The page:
• Read the passages below from the book The Great Controversy and discuss what they reveal about the danger of basing our faith and worship on personal experience at the end of time:

As the crowning act in the great drama of deception, Satan himself will personate Christ. The church has long professed to look to the Saviour’s advent as the consummation of her hopes. Now the great deceiver will make it appear that Christ has come. In different parts of the earth, Satan will manifest himself among men as a majestic being of dazzling brightness, resembling the description of the Son of God given by John in the Revelation. Revelation 1:13-15. The glory that surrounds him is unsurpassed by anything that mortal eyes have yet beheld. The shout of triumph rings out upon the air: “Christ has come! Christ has come!” The people prostrate themselves in adoration before him, while he lifts up his hands and pronounces a blessing upon them, as Christ blessed His disciples when He was upon the earth. His voice is soft and subdued, yet full of melody. In gentle, compassionate tones he presents some of the same gracious, heavenly truths which the Saviour uttered; he heals the diseases of the people, and then, in his assumed character of Christ, he claims to have changed the Sabbath to Sunday, and commands all to hallow the day which he has blessed. He declares that those who persist in keeping holy the seventh day are blaspheming his name by refusing to listen to his angels sent to them with light and truth. This is the strong, almost overmastering delusion. Like the Samaritans who were deceived by Simon Magus, the multitudes, from the least to the greatest, give heed to these sorceries, saying: This is “the great power of God.” Acts 8:10. {GC 624.2}

…Are the people of God now so firmly established upon His word that they would not yield to the evidence of their senses? Would they, in such a crisis, cling to the Bible and the Bible only? {GC 625.3}

Share It

  • How can we tell the difference between experiences that God brings us in His work of salvation, and experiences that lie outside His work in our lives?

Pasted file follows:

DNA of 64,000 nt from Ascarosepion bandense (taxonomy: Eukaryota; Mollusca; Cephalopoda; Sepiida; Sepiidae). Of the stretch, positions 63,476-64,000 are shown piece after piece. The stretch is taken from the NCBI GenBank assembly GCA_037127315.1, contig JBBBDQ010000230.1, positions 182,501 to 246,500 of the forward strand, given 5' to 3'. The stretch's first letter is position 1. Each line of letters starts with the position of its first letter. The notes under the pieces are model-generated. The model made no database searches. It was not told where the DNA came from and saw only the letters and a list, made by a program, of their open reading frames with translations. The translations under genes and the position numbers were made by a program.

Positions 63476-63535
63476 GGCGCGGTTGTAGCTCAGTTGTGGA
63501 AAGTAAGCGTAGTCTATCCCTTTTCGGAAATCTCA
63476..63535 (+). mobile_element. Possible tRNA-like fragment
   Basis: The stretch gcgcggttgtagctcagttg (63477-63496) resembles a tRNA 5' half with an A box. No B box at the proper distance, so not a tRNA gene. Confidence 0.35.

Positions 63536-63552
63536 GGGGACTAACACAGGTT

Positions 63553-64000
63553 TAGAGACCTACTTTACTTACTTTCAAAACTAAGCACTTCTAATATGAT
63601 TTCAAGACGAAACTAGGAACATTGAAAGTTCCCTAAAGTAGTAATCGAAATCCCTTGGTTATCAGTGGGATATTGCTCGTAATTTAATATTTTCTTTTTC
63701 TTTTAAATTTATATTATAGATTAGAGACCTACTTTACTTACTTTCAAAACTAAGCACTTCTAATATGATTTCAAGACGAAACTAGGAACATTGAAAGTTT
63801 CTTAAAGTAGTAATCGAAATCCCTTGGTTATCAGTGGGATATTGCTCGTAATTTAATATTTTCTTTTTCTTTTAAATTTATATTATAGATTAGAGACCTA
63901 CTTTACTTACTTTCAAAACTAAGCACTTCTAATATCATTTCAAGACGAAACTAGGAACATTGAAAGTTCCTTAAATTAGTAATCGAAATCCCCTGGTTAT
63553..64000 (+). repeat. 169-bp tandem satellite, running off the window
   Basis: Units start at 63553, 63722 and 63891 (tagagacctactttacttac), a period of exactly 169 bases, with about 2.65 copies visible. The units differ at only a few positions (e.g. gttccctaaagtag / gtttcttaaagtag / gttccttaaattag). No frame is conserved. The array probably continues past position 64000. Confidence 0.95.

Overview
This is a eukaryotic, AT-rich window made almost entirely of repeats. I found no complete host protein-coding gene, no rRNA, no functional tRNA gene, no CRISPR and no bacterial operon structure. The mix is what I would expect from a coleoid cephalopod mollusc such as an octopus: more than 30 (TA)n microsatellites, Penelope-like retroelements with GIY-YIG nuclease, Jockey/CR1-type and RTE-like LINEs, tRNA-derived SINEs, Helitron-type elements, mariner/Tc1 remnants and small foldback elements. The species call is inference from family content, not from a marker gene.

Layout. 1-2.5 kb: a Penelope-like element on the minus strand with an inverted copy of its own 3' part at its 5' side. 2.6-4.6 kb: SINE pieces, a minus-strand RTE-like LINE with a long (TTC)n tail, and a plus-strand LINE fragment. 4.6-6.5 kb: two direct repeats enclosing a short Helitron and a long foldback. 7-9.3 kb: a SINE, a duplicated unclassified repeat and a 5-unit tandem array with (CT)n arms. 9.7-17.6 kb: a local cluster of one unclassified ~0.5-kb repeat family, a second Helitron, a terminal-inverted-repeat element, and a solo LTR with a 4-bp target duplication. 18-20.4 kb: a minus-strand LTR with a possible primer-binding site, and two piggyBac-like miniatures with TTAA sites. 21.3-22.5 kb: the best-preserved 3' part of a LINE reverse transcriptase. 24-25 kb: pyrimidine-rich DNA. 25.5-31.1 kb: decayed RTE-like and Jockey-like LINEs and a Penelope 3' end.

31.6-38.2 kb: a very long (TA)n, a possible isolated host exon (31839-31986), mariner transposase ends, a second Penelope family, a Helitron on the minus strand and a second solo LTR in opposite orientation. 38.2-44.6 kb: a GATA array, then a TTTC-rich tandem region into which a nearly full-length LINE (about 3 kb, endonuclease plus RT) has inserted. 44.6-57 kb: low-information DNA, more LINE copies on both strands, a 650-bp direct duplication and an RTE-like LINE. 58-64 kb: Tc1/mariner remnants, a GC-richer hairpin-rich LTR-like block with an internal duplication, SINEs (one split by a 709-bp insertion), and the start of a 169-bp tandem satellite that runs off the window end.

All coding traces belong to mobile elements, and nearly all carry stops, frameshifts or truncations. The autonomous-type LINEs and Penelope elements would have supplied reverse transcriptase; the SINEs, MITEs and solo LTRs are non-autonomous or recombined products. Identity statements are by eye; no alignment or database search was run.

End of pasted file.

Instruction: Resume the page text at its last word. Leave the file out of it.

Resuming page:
• Much of what is called Christianity today is based largely on subjective, personal, and even mystical “experiences” with God with little or no reference to what the Bible says. Why is this kind of religion, or spirituality, so attractive? What is even more attractive about a faith based on the objective, unchanging Word of God?

Tuesday (April 21, 2020): Culture

All human beings are born into a particular culture, and this culture unavoidably plays a significant role in shaping our thought patterns, values, religious perspectives, and worldview. We obviously have no choice in the culture we are born into, although we can choose to continue living in that culture or to adopt a new one. Today we will look at what role culture plays in our understanding of the Bible.

Digging Deeper

  • Read 1 John 5:19. What affects every culture on this planet? (Sin.) What should this immediately tell us about the potential dangers of our particular culture, no matter which one it is? (All cultures are plagued by sin and, in varying degrees, keep people separated from God.)

  • Read 1 John 2:15-17. What does it mean to “love” the world? In what ways is it possible to “love” our culture? (Answers will vary.) How should we understand John’s warning in this passage? (This world and the culture that we belong to and probably feel quite comfortable with will separate us from the Father unless we make a conscious decision to do the will of God.)

Apply It

The book of Ruth records the story of a Moabite woman named Ruth and her decision to leave her people and her country and move to Israel with Naomi, her mother-in-law. In reality, Ruth didn’t just leave the land of her birth, she left her culture and adopted a new one.

  • Read Ruth 1:16. What is Ruth willing to give up in order to become an Israelite? (Everything, even her gods.)

  • Read Ruth 4:13. Ruth ends up marrying Boaz in her new adopted country. Considering that a woman in Bible prophecy can represent the church, what deep symbolism about Christ and His church may be revealed in the story of Ruth? (Christ expects His people to be willing to leave their culture behind as they come into a relationship with Him.)

Share It

  • How has your culture shaped your view of the world? How has your culture shaped your view of God?

Wednesday (April 22, 2020): Reason

God gave human beings minds, and He expects us to use them! However, even the gift of intellect and reason can become a snare in our relationship with God and His Word. In today’s lesson we will look at the role that reason plays in our understanding of the Bible.

Digging Deeper

  • Read Isaiah 1:18. What does God want to do with us? (He wants us to “come and reason.”) What is the subject upon which God wants us to reason with Him? (Sin and God’s ability to forgive it and cleanse it from our lives.)

  • Read Isaiah 1:16,17,19. What should exercising true spiritual reason lead us to do? (It will lead us to avoid evil, treat others with love, accept God’s plan of salvation, and obey Him.)

  • Read Isaiah 1:20. What will failure to exercise godly reason lead us to do? (Refuse God’s plan of salvation and rebel against His commandments.)